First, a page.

Use of antibiotic-loaded polymethyl methacrylate beads in the management of musculoskeletal sepsis - A retrospective study

S. P. Mohanty, M. N. Kumar, N. S. Murthy

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25 Citations (Scopus)


Purpose. To assess the use of antibiotic-loaded polymethyl methacrylate beads in the management of chronic osteomyelitis of different aetiologies: infected osteosynthesis, infected open fractures, and haematogenous osteomyelitis. Methods. Records of 49 patients with chronic osteomyelitis who were treated at Department of Orthopaedics, Kasturba Medical College, from 1995 to 1999 were studied retrospectively. The diagnosis of chronic osteomyelitis was made on the basis of clinical and radiographic features. Of the 49 patients, 4 had haematogenous osteomyelitis, which later proved to be tuberculosis, and were thus excluded. Antibiotic-loaded acrylic beads were implanted in the remaining patients after thorough debridement. The implant was removed primarily in 16 patients with infected osteosynthesis, who then underwent decompression and sequestrectomy. All wounds were closed primarily. Peri-operative antibiotics were given for 7 days. Beads were removed at the end of 3 weeks followed by bone grafting in 26 patients. Patients were followed up for an average period of 3.7 years. Results. The infective organisms were sensitive to gentamycin in 26 cases and resistant in 19 cases; 14 cases were sensitive to cefuroxime, 11 to cloxacillin, 8 to ampicillin, and 5 to cotrimoxazole. Seven cases were resistant to all antibiotics tested. Of the 19 patients with gentamycin-resistant infection, only one had a poor result. No adverse systemic side-effects such as ototoxicity or nephrotoxicity were seen. Infection did not recur in 39 patients, but 6 patients had low-grade persistent infection at the last follow-up visit. Conclusion. In chronic infections, especially those following osteosynthesis, antibiotic beads are a valuable adjuvant. The most valuable advantage is that the wound can be closed primarily, thereby reducing the incidence of nosocomial infections and requirement of nursing care.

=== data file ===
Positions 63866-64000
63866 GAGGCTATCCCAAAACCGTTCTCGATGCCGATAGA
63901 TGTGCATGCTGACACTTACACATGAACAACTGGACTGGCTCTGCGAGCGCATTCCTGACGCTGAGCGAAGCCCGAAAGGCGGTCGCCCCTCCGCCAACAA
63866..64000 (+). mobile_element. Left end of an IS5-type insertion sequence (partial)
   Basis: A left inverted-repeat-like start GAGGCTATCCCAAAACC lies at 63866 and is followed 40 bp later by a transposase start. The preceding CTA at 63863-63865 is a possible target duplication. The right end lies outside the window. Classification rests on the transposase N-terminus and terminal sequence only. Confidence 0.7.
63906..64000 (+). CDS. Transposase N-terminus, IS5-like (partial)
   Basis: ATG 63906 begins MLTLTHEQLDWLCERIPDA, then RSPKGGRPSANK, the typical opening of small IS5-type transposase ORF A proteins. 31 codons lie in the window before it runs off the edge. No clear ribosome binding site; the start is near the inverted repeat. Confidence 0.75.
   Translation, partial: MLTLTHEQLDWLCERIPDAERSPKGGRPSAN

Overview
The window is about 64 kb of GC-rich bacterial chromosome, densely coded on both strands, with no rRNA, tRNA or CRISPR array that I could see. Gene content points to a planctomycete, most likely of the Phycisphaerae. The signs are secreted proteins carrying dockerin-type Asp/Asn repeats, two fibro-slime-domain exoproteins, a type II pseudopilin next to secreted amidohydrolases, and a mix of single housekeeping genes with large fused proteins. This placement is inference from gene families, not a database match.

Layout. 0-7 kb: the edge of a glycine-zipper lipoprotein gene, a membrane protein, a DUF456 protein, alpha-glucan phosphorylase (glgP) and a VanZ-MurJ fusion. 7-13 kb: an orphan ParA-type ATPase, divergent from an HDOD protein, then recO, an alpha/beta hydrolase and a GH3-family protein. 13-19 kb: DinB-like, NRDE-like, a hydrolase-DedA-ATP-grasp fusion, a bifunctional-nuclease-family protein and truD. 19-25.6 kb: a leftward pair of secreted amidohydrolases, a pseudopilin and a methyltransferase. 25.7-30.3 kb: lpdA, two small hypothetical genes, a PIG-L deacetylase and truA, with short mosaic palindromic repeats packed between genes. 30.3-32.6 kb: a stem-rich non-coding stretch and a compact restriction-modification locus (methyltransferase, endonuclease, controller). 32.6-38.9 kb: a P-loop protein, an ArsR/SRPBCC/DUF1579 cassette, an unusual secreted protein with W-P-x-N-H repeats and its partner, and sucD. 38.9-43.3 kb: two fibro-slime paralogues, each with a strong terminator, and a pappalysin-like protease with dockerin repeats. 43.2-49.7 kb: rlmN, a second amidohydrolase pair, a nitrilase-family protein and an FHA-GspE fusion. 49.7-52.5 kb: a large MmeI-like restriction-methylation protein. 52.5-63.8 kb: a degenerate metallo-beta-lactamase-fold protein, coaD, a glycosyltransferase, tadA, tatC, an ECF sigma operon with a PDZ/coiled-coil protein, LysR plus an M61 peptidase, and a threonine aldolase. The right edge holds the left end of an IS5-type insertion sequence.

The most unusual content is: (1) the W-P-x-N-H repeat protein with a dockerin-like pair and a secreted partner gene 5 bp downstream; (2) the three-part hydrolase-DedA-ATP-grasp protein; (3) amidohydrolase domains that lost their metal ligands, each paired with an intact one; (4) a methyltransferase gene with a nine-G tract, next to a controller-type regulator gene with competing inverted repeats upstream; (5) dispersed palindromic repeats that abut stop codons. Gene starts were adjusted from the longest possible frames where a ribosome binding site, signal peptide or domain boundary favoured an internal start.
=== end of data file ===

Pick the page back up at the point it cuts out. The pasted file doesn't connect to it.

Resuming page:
Original languageEnglish
Pages (from-to)73-79
Number of pages7
JournalJournal of Orthopaedic Surgery
Issue number1
Publication statusPublished - 01-06-2003


All Science Journal Classification (ASJC) codes

  • Surgery

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